In this post, we continue the conversation between Charlie and climatologist Gov Pavlicek. Gov responded to Charlie’s earlier comment. That discussion is here.
GOV: “ECOLOGY” AND XENOPHOBIA
“Charlie, thanks for the thorough reply. I was astonished by the ecologists I know. I’d say they are not secretly conservative on this issue, they don’t seem to know it or acknowledge it. In all other aspects, like me, they are usually progressive when it comes to people or culture.
“On the other hand, I have read some comparisons between the homogenization of nature and culture in a sense that the latter is also “bad”: [that for instance] McDonalds in Nepal would be awful. [However], as with nature, the local people [actually] seem to enjoy it. In theNetherlands [NL] theUniversityofWageningen did research on which woodland forests visitors liked the most in NL. Out of 150 different pictures two clearly emerged as top favorites: one had beech in it, the other oak, and both had a Douglas fir clearly visible. They concluded that people do not reject and indeed like these trees.
“Separately, they asked the same respondents what they thought of exotic trees like Sitka spruce and Douglas fir. Again, respondents highly valued these trees. They rejected the idea of eradicating them because they somehow did not belong here — even after an explanation of why they were being removed in some woodlands. People felt these trees had every right to be there.
“In short: 65% of the respondents favored these trees, 20% were neutral and 15% in favor. Not unlike McDonalds in Nepal, or Mount Sutro forest in San Francisco. Should we get rid of things because 15% of a population wants it?
“I am not alone in finding the resemblance between ecological and cultural xenophobia striking. Researchers like Dov Sax, James Brown, Steve Gaines and Mark King note the same thing. Kate Rawles, a British philosopher, notes the same xenophobic and illogical thinking within [some] British conservation groups.
“It is also quite obvious that people can (and sometimes do) say the same thing about immigrants; and in both cases they base their arguments on exceptions and use examples to support their views. It just shows that (extreme) conservatism is not simply a right-wing thing. I have found the [charge of xenophobia] rejected with anger by ecologists. But a comparison leads to that conclusion.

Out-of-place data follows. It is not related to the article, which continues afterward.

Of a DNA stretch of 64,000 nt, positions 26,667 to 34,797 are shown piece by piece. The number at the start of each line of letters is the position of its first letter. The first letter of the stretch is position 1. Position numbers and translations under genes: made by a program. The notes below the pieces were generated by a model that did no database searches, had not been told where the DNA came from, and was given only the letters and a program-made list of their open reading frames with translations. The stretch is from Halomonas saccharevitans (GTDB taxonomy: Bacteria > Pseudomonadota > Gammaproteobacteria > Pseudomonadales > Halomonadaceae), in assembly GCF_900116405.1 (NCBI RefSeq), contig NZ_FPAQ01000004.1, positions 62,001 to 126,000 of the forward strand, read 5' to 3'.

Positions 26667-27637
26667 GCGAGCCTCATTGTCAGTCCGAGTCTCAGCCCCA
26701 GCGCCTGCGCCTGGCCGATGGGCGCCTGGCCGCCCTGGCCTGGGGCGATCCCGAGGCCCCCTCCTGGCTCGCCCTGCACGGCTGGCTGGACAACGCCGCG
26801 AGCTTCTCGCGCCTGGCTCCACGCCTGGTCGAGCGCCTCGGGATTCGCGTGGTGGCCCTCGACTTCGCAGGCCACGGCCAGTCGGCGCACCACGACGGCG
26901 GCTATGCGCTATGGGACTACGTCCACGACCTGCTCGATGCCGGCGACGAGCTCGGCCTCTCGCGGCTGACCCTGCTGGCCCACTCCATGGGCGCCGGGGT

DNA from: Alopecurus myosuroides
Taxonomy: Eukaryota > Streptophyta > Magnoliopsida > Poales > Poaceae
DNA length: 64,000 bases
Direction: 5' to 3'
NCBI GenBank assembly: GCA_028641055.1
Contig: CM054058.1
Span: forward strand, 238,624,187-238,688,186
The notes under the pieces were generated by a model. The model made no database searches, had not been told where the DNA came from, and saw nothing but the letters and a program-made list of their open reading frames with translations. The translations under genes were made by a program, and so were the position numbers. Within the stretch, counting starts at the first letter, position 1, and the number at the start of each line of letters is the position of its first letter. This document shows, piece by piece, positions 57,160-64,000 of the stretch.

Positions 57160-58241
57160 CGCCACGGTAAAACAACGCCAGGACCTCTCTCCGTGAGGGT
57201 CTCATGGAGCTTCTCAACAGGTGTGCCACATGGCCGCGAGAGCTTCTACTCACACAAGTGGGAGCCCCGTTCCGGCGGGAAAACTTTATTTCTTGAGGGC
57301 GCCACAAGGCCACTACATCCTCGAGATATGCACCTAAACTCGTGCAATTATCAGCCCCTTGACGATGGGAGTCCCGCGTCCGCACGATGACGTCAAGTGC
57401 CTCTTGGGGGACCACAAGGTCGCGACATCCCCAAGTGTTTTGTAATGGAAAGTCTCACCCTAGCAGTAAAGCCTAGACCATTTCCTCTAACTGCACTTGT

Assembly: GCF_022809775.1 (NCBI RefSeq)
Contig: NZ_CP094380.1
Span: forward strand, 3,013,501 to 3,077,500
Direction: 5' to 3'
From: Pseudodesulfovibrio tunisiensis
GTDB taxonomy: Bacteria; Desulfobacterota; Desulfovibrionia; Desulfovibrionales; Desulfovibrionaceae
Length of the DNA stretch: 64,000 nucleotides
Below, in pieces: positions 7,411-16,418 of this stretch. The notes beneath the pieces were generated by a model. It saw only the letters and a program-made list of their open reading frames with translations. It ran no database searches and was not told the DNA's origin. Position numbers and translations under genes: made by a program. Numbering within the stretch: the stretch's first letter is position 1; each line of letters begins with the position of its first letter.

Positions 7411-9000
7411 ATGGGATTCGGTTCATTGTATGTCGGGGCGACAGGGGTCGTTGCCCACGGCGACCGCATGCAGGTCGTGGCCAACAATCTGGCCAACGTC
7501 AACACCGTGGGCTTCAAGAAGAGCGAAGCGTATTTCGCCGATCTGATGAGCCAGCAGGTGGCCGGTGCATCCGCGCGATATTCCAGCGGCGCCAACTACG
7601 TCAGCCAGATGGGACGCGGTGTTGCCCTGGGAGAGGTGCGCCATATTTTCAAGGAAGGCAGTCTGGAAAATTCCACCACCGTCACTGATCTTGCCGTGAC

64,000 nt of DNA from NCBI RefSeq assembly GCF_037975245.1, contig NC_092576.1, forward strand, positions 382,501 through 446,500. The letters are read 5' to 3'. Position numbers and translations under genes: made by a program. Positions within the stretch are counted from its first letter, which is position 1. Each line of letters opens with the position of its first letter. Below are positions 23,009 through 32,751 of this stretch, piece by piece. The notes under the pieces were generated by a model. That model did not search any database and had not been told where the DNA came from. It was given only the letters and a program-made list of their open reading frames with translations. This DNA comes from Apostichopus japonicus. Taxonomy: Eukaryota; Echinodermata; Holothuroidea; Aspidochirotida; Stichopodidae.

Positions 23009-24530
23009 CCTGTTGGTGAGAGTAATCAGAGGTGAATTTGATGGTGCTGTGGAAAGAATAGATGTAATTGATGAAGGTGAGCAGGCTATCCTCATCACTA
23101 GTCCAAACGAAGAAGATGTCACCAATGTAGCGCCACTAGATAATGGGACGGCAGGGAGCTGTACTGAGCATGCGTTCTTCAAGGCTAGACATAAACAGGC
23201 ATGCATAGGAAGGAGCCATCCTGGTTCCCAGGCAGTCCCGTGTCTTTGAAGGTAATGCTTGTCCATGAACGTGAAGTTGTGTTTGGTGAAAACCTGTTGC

“First: what is conservatism? It comes from conservare which means “to preserve”. In general we can say that most ecologist see it as a good thing to preserve global biodiversity, to preserve as many species as possible and reject the thought of extinctions and it is clear they want to preserve all kinds of habitats. Moreover, habitats that have changed over the last centuries are “restored” to how they supposedly looked. In what sense is this not conservative? How is that different from people who long for the good old days?
[In the previous exchange, Charlie said, “You mention global warming and think that ecologists, unlike climate scientists, have some racism-based bias and are secretly conservatives…”]
“Racist… I didn’t use that word. Xenophobic. Never used that, either, but indeed I do find it xenophobic or at least [tending] to it. Simply because there are a lot of organizations, lead by ecologists who strongly are:
- against globalisation of nature
- against introduction of species by man (other introductions seem to be fine)
- where possible, the are strongly in favor of eradication of plants and species they feel [unsuitable]
- They feel that new trees are not members of a certain ecosystem and fail to acknowledge the fact that these species form a new kind of ecosystem.
“That is the “xeno” part of it: Something that enters [an ecosystemafter] some randomly chosen point in time will always be a stranger. Everything before that time is no problem. Sometimes they tolerate the stranger, but they rarely accept him.
“The phobia (fear) comes from the many assumptions, demonizations and exaggerations we find in scientific and other literature by those ecologists. It is also clear in the value-laden wording that tell us they see [these species] as not belonging somewhere and causing harm simply by being there. ‘Alien’, ‘pests,’ ‘plagues,’ ‘prolific,’ to name a few.
“It’s also apparent in the assumption that a new plant crowds out other plants and will lead to extinctions — even though research has shown this has never happened on a continent (Sax and Gaines, 2008, PNAS). This supports earlier research. At the University of Wageningen, research showed that 1 of 1,000 immigrant species become invasive — 999 do not. And how the newcomer enters the new habitat does not matter; whether it spreads by itself or is introduced by man has no influence on the outcome.